WASHINGTON (April 4, 2018) - Kent Bacus, Director of International Trade and Market Access for the National Cattlemen’s Beef Association, today issued the following statement regarding the announcement that China has included American-produced beef on a list of proposed retaliatory tariffs:

“It is unsettling to see American-produced beef listed as a target for retaliation. Sadly, we are not surprised, as this is an inevitable outcome of any trade war. This is a battle between two governments, and the unfortunate casualties will be America’s cattlemen and women and our consumers in China. The Trump Administration has until the end of May to resolve this issue. We believe in trade enforcement, but endless retaliation is not a good path forward for either side.” 

The National Cattlemen's Beef Association (NCBA) has represented America's cattle producers since 1898, preserving the heritage and strength of the industry through education and public policy.  As the largest association of cattle producers, NCBA works to create new markets and increase demand for beef.  Efforts are made possible through membership contributions. To join, contact NCBA at 1-866-BEEF-USA or This email address is being protected from spambots. You need JavaScript enabled to view it..

(Nov 8) – The Montana Stockgrowers Association (MSGA), Cross Four Ranch, and Chinese eCommerce retailer JD.com, today, signed a memorandum of agreement (MOA) to facilitate collaboration on Montana sourced beef to China as well as the potential investment in Montana.

This agreement transpired following Daines’ agricultural roundtable where Chinese Ambassador Cui Tiankai, Chinese business representatives, and Montana agricultural leaders discussed potential opportunities for expanding Montana beef exports.

“While there are details to be finalized, this MOA represents a great step in the right direction for Montana ranchers and the state of Montana,” said Errol Rice, Executive Vice President of MSGA. “The Montana Stockgrowers Association thanks, Sen. Daines for his work on expanding opportunities and access to overseas markets for Montana ranchers, particularly in lifting the ban on U.S. beef in China earlier this year. ”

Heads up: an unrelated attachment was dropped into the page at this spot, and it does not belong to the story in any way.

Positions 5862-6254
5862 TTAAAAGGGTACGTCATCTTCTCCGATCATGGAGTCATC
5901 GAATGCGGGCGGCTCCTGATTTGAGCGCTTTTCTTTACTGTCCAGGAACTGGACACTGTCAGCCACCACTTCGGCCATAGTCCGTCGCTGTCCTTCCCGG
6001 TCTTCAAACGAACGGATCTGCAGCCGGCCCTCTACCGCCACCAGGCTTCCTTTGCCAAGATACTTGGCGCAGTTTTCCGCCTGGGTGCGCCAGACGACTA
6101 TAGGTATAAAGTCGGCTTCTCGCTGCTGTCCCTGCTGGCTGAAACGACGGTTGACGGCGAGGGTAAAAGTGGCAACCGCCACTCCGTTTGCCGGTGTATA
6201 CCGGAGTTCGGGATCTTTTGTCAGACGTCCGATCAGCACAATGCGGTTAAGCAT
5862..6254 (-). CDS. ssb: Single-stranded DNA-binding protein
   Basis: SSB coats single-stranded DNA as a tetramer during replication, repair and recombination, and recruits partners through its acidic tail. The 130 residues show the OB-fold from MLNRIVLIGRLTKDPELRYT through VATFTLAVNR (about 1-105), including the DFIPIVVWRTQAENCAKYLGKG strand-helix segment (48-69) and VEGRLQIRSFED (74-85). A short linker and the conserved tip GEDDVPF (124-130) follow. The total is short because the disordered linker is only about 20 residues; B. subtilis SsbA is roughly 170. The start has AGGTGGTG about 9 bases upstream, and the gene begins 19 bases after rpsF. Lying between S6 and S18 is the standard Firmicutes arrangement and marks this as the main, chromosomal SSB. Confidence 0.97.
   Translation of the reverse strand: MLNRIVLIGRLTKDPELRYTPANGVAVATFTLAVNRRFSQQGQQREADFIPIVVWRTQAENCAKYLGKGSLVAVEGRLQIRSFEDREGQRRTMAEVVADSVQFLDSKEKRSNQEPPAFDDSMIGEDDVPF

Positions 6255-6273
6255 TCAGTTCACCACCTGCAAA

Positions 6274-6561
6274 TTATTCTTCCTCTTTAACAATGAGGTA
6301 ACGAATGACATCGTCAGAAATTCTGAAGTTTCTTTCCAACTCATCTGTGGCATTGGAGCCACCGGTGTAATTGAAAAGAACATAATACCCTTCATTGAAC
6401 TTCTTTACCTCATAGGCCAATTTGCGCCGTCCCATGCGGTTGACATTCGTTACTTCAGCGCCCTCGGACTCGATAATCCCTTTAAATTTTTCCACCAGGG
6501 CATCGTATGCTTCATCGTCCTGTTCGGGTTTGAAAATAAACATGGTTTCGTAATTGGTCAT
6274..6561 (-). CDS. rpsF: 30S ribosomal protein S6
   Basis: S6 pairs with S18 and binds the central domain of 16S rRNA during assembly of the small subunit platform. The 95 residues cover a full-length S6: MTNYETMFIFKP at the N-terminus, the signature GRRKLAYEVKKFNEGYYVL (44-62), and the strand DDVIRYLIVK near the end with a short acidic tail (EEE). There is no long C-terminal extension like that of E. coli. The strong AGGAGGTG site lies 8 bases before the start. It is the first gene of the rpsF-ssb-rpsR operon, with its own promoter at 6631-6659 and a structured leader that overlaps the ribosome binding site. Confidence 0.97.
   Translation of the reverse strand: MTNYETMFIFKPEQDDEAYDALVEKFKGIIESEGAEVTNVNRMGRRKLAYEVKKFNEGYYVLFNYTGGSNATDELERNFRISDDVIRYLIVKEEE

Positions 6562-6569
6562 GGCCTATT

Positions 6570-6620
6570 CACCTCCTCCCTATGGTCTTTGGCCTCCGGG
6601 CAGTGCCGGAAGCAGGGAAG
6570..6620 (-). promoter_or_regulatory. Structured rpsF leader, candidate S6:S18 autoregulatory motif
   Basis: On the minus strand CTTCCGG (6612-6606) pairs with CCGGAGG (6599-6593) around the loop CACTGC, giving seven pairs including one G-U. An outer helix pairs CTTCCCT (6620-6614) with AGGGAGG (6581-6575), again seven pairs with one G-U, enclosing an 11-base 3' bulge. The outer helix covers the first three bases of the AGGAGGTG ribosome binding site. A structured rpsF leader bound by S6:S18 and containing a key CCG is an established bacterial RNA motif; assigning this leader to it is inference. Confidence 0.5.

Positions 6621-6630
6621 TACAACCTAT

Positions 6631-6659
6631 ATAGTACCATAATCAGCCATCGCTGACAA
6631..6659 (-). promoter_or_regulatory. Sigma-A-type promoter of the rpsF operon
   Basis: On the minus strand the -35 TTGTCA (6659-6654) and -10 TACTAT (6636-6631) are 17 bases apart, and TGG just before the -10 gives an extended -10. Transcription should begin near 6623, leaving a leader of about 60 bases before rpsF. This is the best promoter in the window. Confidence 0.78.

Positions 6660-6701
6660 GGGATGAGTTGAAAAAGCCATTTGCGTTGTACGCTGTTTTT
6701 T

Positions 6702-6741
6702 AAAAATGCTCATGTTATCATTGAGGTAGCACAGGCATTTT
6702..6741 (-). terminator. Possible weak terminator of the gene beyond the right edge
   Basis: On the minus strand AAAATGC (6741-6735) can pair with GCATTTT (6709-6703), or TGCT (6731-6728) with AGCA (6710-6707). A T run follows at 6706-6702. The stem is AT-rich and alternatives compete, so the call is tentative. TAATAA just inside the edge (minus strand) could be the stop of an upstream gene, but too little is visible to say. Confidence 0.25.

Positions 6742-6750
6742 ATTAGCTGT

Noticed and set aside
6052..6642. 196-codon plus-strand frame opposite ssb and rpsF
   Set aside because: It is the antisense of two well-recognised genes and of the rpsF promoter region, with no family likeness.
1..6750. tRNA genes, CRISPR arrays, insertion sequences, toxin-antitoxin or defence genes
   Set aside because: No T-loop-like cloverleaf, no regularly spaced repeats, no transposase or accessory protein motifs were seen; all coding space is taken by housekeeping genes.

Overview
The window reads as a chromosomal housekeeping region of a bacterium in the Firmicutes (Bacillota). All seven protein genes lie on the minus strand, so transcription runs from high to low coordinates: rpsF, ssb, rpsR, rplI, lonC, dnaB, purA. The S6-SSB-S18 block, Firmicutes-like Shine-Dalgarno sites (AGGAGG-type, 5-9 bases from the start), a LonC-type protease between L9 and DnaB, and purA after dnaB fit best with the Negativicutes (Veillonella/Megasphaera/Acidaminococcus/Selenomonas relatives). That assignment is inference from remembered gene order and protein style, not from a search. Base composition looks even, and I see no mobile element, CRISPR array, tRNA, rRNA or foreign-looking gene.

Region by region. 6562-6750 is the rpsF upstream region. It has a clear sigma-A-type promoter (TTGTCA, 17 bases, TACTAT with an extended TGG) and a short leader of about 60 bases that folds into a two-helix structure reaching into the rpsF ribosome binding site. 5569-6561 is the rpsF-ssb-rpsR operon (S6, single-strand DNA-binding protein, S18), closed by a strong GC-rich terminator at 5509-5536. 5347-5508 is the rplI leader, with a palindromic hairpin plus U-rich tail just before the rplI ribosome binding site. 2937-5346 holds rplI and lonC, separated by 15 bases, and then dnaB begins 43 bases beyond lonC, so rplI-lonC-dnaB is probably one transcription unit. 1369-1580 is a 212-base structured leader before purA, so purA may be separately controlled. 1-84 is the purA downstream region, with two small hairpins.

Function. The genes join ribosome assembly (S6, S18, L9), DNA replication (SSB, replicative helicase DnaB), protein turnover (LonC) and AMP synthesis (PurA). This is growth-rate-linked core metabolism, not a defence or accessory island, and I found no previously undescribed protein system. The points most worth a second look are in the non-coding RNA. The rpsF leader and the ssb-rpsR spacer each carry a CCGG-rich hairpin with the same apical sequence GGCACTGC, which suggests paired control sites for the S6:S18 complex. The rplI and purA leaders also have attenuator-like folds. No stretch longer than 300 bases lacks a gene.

The agreement is proposed for an initial three years, with a minimum commitment of $200 million in Montana beef to be imported by JD.com from MSGA members. Beef is the fastest growing sector in China and the world’s fastest growing overseas market for beef.

In addition to the $200 million proposed procurement, JD intends to invest up to another $100 million to build a brand-new processing facility in Montana to support Montana beef production.

Click HERE to read the official signing agreement. For additional information, please contact the MSGA office at 406-442-3420.

 


 

Aug. 25, 20017
ButteNews.net

Helena, Mont. – Brucellosis has been found in a heifer within Montana’s Designated Surveillance Area (DSA), according to the Montana Department of Livestock. The Dept. released the information Thursday.
The brucellosis-infected animal was first identified during voluntary herd testing on a Madison County ranch. Infection was confirmed by the National Veterinary Services Laboratory in Ames, IA by tissue culture following euthanasia of the animal. The ranch has been placed under quarantine and the department has initiated an epidemiological investigation. Testing of all other animals on the ranch is already underway. “This animal previously tested negative in December of 2016, indicating this is a recent infection,” said State Veterinarian, Marty Zaluski. “Because of the continued risk of transmission from positive elk in the DSA, we expect transmission to domestic cattle or bison to occasionally occur.” Producers with cattle or bison in the DSA are subject to increased identification and testing requirements. “Through the significant efforts of veterinarians and producers, we are able to find these cases early and within the boundaries of our DSA, thus protecting our state as well as our trading partners,” Zaluski said. This is the 9th brucellosis affected herd found since the creation of the DSA in 2010. In all three Greater Yellowstone Area states, elk have been determined to be the likely source of infection in livestock. The disease investigation and pending results from genetic fingerprinting (genotyping) of the cultured bacteria will help the department better understand the source of infection in this case. The mission of the Montana Department of Livestock is to control and eradicate animal diseases, prevent the transmission of animal diseases to humans, and to protect the livestock industry from theft and predatory animals. For more information on the Montana Department of Livestock, visit www.liv.mt.gov.